Learning fast and focusing on housing

Posted On 13 Jul 2018 at 6:52 am

It’s just under two months since I was elected to become the leader of the council and it’s fair to say that it has been an enormous learning curve for me.

I’m not a career politician, and many of the complex relationships that the council depends on both with staff and partners are delicate and require time and energy to make sure that our services flourish and that our partnership approaches are successful.

I have met many colleagues, partners, residents groups, business leaders and developers in the last two months, whom I had either not encountered before as a ward councillor, or with whom I had only previously been in telephone or email correspondence.

To everyone I would like to say a massive thank you for being so patient with my ‘beginners’ questions.

I said when I took over that I wanted the council’s reputation to be of an open and transparent organisation where possible.

So many colleagues are already taking up this challenge, and it has been heartening to see some great positive feedback coming through from service users, visitors and residents over recent weeks.

Across the next few months we will, as an administration, be continuing to work alongside officers to embed this approach more clearly across all services, but we have other urgent priorities too.

Of these clearly the most pressing is the housing crisis. As a city we don’t have enough appropriate accommodation for people at most stages of their lives.

We have some strong political consensus on the council to address this, so it is imperative that all parts of the council’s services can play their part.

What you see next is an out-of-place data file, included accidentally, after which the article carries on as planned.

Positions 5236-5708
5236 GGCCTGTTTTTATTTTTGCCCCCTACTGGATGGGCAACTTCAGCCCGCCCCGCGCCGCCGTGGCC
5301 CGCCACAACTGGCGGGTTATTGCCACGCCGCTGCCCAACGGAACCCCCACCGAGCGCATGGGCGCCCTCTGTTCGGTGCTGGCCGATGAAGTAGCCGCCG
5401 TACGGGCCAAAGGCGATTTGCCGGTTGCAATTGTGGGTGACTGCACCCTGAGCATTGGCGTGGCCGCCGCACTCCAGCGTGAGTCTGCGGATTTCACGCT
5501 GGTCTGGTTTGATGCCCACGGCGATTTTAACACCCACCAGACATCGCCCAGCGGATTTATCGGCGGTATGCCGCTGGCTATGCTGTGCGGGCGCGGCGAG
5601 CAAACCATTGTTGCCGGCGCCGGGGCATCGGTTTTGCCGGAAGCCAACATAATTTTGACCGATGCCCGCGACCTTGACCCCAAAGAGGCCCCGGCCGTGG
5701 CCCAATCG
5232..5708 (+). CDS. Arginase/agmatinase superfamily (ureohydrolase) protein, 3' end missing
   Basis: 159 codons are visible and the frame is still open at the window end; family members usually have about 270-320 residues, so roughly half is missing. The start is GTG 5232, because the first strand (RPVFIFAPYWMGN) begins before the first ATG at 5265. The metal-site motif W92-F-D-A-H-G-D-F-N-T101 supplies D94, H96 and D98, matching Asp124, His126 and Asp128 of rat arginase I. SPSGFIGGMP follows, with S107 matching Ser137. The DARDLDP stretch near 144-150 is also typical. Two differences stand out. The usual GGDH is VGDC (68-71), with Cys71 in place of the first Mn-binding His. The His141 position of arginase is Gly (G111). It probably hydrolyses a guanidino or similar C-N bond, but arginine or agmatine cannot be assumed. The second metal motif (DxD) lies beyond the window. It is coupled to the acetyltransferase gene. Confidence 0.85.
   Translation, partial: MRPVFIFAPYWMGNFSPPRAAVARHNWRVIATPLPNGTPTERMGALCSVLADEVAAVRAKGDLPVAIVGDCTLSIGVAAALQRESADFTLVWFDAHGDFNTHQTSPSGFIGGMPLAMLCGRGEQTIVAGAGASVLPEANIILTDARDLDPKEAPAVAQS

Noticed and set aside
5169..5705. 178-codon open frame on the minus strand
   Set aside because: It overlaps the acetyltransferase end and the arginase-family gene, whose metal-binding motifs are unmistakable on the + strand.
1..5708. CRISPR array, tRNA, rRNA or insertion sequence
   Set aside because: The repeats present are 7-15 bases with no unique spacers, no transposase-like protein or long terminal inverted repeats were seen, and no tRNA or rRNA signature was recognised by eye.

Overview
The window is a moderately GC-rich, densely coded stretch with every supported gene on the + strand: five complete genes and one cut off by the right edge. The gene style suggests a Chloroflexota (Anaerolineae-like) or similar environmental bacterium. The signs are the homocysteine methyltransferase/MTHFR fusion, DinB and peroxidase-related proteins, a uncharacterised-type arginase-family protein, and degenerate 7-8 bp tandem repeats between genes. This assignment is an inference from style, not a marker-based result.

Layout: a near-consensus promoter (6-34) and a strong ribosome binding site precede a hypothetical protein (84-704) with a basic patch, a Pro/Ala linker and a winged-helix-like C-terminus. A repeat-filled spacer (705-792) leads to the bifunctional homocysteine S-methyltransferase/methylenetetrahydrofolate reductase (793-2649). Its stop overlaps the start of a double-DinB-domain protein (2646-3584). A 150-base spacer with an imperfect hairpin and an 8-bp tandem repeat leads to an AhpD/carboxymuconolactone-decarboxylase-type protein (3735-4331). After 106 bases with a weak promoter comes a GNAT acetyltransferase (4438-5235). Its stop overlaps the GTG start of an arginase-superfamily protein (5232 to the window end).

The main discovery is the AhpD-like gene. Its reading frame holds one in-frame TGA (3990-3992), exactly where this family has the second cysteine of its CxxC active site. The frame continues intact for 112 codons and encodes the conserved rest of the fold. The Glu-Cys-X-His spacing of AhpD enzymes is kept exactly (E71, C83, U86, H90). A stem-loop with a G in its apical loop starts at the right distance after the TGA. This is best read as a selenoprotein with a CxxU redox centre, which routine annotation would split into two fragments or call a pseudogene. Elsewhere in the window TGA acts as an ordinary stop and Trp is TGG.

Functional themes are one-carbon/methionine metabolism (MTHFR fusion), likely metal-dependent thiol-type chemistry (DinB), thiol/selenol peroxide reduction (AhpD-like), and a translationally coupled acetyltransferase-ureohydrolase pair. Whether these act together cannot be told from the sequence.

By ensuring that we accelerate our plans to reduce our dependency on privately owned emergency and temporary accommodation, build more council homes, push forward on the delivery of the joint venture homes and create more hidden homes from the council’s own property resources, we have the chance to genuinely change people’s experience of homelessness and poor-quality accommodation and enhance their lives and future life chances.

But for now I just wanted publicly to thank all staff and council partners for the step change they are already starting to deliver.

Being council leader isn’t easy, but being proud of the response of council staff is.

Councillor Daniel Yates is the Labour leader of Brighton and Hove City Council.

  1. SFR Reply

    While you “we accelerate our plans to reduce our dependency on privately owned emergency and temporary accommodation “ I suggest you came up the radical new approaches to addressing the pervasive, persistent problems associated with hostels in Central Hove that are caused by the negligent and irresponsible management of council supported private “B&Bs” and “special housing projects”. Council officers (Raw, Reid, Persey, Hobden and others) all stick their head in sand, have the audacity to ignore, “disagree” with, and invalidate residents’ opinions and experiences, and insist on sticking with failing measures – long-term failing measures. The very “cosy” relationships between BHCC and some provider’s is troubling and needs to be thoroughly scrutinized, as does the eye-watering amount of money spent without contracts, without assurances of value, and without any protection of local communities from the fallout. You are welcome to attend meeting on 30 July at 6pm at Hove Town Hall. Would be good for your learning curve Daniel.

  2. Daniel Harris Reply

    Good to read a leader actually acknowledge privately owned emergency and temporary accomodation needs to be phased out. Yes we need wholey owned inhouse emergency and temporary accomodation.

    We know the costs are going up, this is costing us services because of poor previous management across administrations of all colours.

    This is a huge task, and should not be taken or spoken about lightly. I see this acknowledgement as just the start. Lets see some ambition. A few units here are there will not solve the issue alone.

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